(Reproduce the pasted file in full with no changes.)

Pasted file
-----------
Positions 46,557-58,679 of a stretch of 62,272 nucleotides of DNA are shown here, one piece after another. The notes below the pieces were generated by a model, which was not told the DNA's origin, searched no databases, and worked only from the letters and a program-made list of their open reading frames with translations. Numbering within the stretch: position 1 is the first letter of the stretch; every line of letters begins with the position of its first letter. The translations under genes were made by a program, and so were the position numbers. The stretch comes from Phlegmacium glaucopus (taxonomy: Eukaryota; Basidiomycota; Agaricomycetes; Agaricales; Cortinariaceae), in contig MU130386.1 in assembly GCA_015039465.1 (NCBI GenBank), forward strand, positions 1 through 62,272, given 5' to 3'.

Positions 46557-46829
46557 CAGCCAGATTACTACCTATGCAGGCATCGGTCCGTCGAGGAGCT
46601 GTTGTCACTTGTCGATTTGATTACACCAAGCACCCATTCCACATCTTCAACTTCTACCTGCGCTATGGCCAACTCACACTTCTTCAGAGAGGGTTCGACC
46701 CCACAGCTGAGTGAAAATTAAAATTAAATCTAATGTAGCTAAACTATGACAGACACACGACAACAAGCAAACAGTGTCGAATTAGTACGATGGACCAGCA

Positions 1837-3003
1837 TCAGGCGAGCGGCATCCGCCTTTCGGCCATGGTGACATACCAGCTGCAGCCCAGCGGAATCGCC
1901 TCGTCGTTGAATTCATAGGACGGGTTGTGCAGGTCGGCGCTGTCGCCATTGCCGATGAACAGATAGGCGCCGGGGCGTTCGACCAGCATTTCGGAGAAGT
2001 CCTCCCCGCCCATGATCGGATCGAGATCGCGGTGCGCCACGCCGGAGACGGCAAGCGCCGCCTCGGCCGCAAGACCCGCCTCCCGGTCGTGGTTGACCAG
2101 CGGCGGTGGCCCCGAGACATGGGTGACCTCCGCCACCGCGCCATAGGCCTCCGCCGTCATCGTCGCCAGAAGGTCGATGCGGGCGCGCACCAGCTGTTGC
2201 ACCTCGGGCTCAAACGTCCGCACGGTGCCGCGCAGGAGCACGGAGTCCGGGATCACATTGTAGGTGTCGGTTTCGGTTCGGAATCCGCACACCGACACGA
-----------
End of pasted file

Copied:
Positions 46,557-58,679 of a stretch of 62,272 nucleotides of DNA are shown here, one piece after another. The notes below the pieces were generated by a model, which was not told the DNA's origin, searched no databases, and worked only from the letters and a program-made list of their open reading frames with translations. Numbering within the stretch: position 1 is the first letter of the stretch; every line of letters begins with the position of its first letter. The translations under genes were made by a program, and so were the position numbers. The stretch comes from Phlegmacium glaucopus (taxonomy: Eukaryota; Basidiomycota; Agaricomycetes; Agaricales; Cortinariaceae), in contig MU130386.1 in assembly GCA_015039465.1 (NCBI GenBank), forward strand, positions 1 through 62,272, given 5' to 3'.

Positions 46557-46829
46557 CAGCCAGATTACTACCTATGCAGGCATCGGTCCGTCGAGGAGCT
46601 GTTGTCACTTGTCGATTTGATTACACCAAGCACCCATTCCACATCTTCAACTTCTACCTGCGCTATGGCCAACTCACACTTCTTCAGAGAGGGTTCGACC
46701 CCACAGCTGAGTGAAAATTAAAATTAAATCTAATGTAGCTAAACTATGACAGACACACGACAACAAGCAAACAGTGTCGAATTAGTACGATGGACCAGCA

Positions 1837-3003
1837 TCAGGCGAGCGGCATCCGCCTTTCGGCCATGGTGACATACCAGCTGCAGCCCAGCGGAATCGCC
1901 TCGTCGTTGAATTCATAGGACGGGTTGTGCAGGTCGGCGCTGTCGCCATTGCCGATGAACAGATAGGCGCCGGGGCGTTCGACCAGCATTTCGGAGAAGT
2001 CCTCCCCGCCCATGATCGGATCGAGATCGCGGTGCGCCACGCCGGAGACGGCAAGCGCCGCCTCGGCCGCAAGACCCGCCTCCCGGTCGTGGTTGACCAG
2101 CGGCGGTGGCCCCGAGACATGGGTGACCTCCGCCACCGCGCCATAGGCCTCCGCCGTCATCGTCGCCAGAAGGTCGATGCGGGCGCGCACCAGCTGTTGC
2201 ACCTCGGGCTCAAACGTCCGCACGGTGCCGCGCAGGAGCACGGAGTCCGGGATCACATTGTAGGTGTCGGTTTCGGTTCGGAATCCGCACACCGACACGA